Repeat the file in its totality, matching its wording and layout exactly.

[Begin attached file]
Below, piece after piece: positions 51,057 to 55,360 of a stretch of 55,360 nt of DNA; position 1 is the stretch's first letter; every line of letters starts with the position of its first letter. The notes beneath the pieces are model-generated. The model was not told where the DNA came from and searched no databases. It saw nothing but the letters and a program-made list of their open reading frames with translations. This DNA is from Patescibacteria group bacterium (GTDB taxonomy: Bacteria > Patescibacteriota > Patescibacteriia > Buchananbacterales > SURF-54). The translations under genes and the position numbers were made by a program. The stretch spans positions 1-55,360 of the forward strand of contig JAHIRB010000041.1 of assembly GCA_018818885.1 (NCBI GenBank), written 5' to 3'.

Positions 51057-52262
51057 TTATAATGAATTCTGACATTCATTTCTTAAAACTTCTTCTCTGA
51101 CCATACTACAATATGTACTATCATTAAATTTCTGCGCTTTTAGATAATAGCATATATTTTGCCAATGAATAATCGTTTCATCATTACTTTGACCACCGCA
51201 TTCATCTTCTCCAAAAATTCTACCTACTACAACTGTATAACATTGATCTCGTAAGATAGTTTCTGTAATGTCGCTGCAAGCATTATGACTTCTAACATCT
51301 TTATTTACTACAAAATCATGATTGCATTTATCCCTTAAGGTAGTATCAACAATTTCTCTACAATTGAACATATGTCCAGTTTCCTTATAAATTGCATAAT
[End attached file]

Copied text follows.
Below, piece after piece: positions 51,057 to 55,360 of a stretch of 55,360 nt of DNA; position 1 is the stretch's first letter; every line of letters starts with the position of its first letter. The notes beneath the pieces are model-generated. The model was not told where the DNA came from and searched no databases. It saw nothing but the letters and a program-made list of their open reading frames with translations. This DNA is from Patescibacteria group bacterium (GTDB taxonomy: Bacteria > Patescibacteriota > Patescibacteriia > Buchananbacterales > SURF-54). The translations under genes and the position numbers were made by a program. The stretch spans positions 1-55,360 of the forward strand of contig JAHIRB010000041.1 of assembly GCA_018818885.1 (NCBI GenBank), written 5' to 3'.

Positions 51057-52262
51057 TTATAATGAATTCTGACATTCATTTCTTAAAACTTCTTCTCTGA
51101 CCATACTACAATATGTACTATCATTAAATTTCTGCGCTTTTAGATAATAGCATATATTTTGCCAATGAATAATCGTTTCATCATTACTTTGACCACCGCA
51201 TTCATCTTCTCCAAAAATTCTACCTACTACAACTGTATAACATTGATCTCGTAAGATAGTTTCTGTAATGTCGCTGCAAGCATTATGACTTCTAACATCT
51301 TTATTTACTACAAAATCATGATTGCATTTATCCCTTAAGGTAGTATCAACAATTTCTCTACAATTGAACATATGTCCAGTTTCCTTATAAATTGCATAAT